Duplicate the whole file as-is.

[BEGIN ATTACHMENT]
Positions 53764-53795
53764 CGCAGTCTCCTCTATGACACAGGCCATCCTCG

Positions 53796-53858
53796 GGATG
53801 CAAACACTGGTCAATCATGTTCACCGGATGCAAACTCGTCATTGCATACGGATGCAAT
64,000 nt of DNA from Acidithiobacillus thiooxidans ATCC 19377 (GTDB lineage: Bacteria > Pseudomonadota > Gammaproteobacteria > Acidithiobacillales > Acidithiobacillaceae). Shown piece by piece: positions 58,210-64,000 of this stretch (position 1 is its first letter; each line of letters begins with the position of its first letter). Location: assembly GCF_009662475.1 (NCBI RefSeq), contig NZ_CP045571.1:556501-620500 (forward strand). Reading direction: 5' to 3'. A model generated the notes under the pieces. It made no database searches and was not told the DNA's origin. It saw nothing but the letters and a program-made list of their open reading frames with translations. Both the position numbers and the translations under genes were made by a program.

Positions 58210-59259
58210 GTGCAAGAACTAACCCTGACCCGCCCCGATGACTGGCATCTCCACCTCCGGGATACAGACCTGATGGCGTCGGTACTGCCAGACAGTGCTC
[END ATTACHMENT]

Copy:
Positions 53764-53795
53764 CGCAGTCTCCTCTATGACACAGGCCATCCTCG

Positions 53796-53858
53796 GGATG
53801 CAAACACTGGTCAATCATGTTCACCGGATGCAAACTCGTCATTGCATACGGATGCAAT
64,000 nt of DNA from Acidithiobacillus thiooxidans ATCC 19377 (GTDB lineage: Bacteria > Pseudomonadota > Gammaproteobacteria > Acidithiobacillales > Acidithiobacillaceae). Shown piece by piece: positions 58,210-64,000 of this stretch (position 1 is its first letter; each line of letters begins with the position of its first letter). Location: assembly GCF_009662475.1 (NCBI RefSeq), contig NZ_CP045571.1:556501-620500 (forward strand). Reading direction: 5' to 3'. A model generated the notes under the pieces. It made no database searches and was not told the DNA's origin. It saw nothing but the letters and a program-made list of their open reading frames with translations. Both the position numbers and the translations under genes were made by a program.

Positions 58210-59259
58210 GTGCAAGAACTAACCCTGACCCGCCCCGATGACTGGCATCTCCACCTCCGGGATACAGACCTGATGGCGTCGGTACTGCCAGACAGTGCTC